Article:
There are now more than 200 oil platforms dotting the Bay of Campeche, the source of most of Mexico’s oil. Hundreds of vessels crisscross the bay ferrying supplies and workers to and from platforms. More exploration and more activity has led to more opportunity for criminals, analysts said.ImagePemex oil rigs in the Bay of Campeche. A surge in oil drilling in the bay has created more opportunities for criminals.Credit…Susana Gonzalez/Bloomberg
Piracy and sea robbery are “viewed as a growth opportunity for the international criminal organizations,” said Rockford Weitz, director of maritime studies at the Fletcher School at Tufts University. “With the kind of economic troubles we’re seeing globally, it’s only likely to increase.”
The pirates — armed with assault rifles, shotguns and other weapons — typically move in small groups of 5 to 15 people and attack at night, using the lights of ships and platforms to guide them, according to American and Mexican officials.
They travel in small boats that often resemble local fishing vessels but are equipped with powerful outboard motors that enable them to surprise their prey and flee before government security forces can respond.
“They are plenty aware of Semar’s reaction time and lack of resources to tackle this crime,” said Lee Oughton, chief operating officer of Fortress Risk Management, a Mexico-based security consultancy, referring to the Mexican Navy. “Bad actors know that resources are strained and offshore is particularly vulnerable.”
The assault on the Italian-flagged supply ship in April, in which no one was injured, was among at least six attacks that month in the Bay of Campeche, according to documents from the Mexican and American government and representatives of the Mexican merchant mariners.
Among the other targets were vessels registered in Gibraltar, Denmark, Panama and the United Arab Emirates, officials said. In two instances, the vessels’ captains thwarted the attacks, but in the other cases, the pirates managed to board the ships and steal equipment and other valuables before escaping.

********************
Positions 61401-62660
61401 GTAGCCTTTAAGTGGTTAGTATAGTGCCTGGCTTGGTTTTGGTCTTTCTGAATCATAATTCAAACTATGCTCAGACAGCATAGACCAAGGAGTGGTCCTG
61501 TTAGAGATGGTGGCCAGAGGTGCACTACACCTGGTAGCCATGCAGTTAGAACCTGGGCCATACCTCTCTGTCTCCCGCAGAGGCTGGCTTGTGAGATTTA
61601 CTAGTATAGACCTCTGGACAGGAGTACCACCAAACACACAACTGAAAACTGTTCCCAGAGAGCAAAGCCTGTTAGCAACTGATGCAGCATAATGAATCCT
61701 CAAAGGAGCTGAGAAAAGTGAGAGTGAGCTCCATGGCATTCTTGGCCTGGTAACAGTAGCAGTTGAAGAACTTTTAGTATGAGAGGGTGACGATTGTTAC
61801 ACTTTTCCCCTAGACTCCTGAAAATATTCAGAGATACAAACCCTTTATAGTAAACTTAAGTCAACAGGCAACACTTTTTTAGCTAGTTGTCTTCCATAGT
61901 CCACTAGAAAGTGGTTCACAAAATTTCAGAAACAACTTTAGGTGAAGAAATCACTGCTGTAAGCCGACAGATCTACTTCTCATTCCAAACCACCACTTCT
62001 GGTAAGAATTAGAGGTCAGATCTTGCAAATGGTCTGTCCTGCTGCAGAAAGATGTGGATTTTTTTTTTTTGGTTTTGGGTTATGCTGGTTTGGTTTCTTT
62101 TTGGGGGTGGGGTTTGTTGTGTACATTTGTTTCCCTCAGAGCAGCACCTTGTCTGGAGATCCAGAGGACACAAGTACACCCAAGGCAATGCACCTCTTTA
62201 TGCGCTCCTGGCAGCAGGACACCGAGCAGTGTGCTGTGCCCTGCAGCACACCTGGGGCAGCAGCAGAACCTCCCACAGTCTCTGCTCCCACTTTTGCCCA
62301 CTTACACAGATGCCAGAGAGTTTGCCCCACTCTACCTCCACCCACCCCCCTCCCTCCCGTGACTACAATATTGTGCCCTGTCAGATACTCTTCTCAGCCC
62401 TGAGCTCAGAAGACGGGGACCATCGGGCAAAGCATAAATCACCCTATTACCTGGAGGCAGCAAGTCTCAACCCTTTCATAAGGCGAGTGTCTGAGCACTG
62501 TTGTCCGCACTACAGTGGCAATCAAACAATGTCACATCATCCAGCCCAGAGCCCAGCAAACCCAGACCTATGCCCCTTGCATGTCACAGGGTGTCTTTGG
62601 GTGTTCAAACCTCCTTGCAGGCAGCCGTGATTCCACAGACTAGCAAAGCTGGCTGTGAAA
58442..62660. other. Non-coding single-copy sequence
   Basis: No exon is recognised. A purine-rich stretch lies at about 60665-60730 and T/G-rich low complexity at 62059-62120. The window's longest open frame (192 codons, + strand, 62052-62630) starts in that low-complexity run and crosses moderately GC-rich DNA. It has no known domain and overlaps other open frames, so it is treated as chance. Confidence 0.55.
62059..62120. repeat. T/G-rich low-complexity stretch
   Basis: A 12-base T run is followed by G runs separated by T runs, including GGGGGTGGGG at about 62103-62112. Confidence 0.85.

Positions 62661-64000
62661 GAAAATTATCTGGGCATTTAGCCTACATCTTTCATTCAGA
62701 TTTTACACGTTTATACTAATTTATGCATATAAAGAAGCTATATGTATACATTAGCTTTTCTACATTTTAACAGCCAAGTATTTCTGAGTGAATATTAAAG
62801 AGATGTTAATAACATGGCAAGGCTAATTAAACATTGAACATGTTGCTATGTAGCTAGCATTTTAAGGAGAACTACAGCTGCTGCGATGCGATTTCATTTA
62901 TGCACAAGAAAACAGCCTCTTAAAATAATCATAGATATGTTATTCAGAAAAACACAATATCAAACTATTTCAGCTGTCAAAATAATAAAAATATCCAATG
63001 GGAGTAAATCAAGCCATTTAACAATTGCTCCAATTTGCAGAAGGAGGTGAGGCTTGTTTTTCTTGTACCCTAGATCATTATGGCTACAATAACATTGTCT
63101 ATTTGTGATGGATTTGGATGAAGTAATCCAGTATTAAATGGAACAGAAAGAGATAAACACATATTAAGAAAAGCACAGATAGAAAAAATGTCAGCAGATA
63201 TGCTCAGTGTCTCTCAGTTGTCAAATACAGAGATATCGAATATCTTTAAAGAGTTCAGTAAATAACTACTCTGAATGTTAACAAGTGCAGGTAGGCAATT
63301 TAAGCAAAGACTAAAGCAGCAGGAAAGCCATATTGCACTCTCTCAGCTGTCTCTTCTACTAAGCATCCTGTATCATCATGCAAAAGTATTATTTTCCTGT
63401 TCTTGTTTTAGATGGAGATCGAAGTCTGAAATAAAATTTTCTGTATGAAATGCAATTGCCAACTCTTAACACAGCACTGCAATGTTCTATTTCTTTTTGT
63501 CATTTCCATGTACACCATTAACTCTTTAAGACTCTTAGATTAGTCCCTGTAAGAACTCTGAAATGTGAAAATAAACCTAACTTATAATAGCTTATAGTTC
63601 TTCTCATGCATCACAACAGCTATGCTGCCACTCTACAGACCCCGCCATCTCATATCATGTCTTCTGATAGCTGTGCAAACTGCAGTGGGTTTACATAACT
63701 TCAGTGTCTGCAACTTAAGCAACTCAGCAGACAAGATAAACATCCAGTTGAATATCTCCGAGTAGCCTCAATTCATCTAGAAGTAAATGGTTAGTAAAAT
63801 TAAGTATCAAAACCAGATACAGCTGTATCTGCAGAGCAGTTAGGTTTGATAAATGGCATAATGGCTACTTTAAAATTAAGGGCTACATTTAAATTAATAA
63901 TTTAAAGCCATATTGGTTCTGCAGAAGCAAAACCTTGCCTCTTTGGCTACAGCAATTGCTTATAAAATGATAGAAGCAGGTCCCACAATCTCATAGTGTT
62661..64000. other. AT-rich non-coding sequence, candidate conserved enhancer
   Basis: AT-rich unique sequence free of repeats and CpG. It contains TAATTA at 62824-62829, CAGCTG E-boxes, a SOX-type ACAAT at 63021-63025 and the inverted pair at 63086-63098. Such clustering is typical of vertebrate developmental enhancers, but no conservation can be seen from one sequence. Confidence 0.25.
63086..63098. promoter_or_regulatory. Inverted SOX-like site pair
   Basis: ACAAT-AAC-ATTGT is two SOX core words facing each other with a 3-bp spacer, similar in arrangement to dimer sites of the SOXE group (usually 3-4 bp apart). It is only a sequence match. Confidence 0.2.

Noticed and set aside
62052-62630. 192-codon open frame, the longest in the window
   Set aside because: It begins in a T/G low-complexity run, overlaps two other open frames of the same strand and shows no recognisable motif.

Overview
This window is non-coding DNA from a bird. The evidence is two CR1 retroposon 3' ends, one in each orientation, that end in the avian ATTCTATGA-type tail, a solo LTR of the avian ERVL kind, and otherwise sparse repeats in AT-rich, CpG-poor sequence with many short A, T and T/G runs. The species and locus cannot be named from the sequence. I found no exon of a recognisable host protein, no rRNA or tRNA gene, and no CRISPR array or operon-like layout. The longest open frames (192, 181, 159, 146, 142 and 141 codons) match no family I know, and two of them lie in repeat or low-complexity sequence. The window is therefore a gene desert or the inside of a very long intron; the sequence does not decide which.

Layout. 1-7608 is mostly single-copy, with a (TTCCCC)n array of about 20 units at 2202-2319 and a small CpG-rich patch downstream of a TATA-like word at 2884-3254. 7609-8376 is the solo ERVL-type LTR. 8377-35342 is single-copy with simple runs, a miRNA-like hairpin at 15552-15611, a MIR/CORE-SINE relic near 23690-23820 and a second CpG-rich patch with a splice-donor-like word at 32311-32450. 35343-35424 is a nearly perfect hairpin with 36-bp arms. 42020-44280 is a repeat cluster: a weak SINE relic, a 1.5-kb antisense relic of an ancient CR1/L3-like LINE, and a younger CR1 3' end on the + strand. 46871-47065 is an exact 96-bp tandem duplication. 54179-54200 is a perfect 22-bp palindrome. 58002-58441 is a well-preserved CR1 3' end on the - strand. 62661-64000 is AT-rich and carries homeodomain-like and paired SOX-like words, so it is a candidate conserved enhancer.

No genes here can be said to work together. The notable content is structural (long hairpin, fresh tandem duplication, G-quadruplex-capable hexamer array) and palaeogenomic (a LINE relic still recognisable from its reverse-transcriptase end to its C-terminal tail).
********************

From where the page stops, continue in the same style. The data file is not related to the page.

For the Italian-flagged vessel, the Remas, it was the second time in five months that it had been hit. In November, armed men forcibly boarded the ship in the Bay of Campeche, wounding two crew members, including one who was shot and required evacuation by the Navy. Calls and emails seeking comment from the ship’s owner, the Italian company Micoperi, were not returned.
There have been few arrests in any of these pirate attacks in recent years.
“There’s impunity,” said Antonio Rodríguez Fritz, a representative of the Order of Naval Captains and Officers, a merchant mariner trade union in Mexico. The criminals, he continued, “evidently know that they can keep committing crimes.”ImageThe Italian-flagged Remas was attacked by pirates twice in five months.Credit…EPA, via Shutterstock
Leaders of Mexico’s merchant mariners have implored the government to do more to control the Bay of Campeche.
The Mexican government has acknowledged the problem and has taken steps to strengthen its antipiracy capabilities, particularly since the spate of attacks in April.
In recent weeks, the Navy has expanded its surveillance, beefed up its patrols of the bay and provided a guarded, offshore anchorage for ships not docking in harbors.
These efforts appear to be having some effect: The ministry said it has received no confirmed reports of robberies in the Bay of Campeche this month and received three last month.
But industry experts say it is too early to tell whether the decline is sustainable, or whether criminals will simply adapt to the government’s new strategies.
“I think the attackers — the modern pirates, as we call them — are adjusting to how the Navy is operating,” Mr. Lozano of the transportation workers’ union said.
Government officials have also foisted some of the blame for the rise in maritime criminality on the merchant mariners and other civilian workers on ships and platforms, insisting that some attacks have benefited from inside help from crew members.
“There is collusion,” Adm. José Rafael Ojeda Durán, Mexico’s navy minister, said at a news conference in April.
That assertion enraged merchant mariners.
In a letter to Mr. Ojeda Durán, representatives of 10 maritime organizations demanded an apology and turned the accusation against the government itself, suggesting that if there were any collusion, it might be among elements under the command of the Navy.
“They are always late to respond to the emergency calls,” the letter said. “We are the victims because of the failure to patrol this zone.”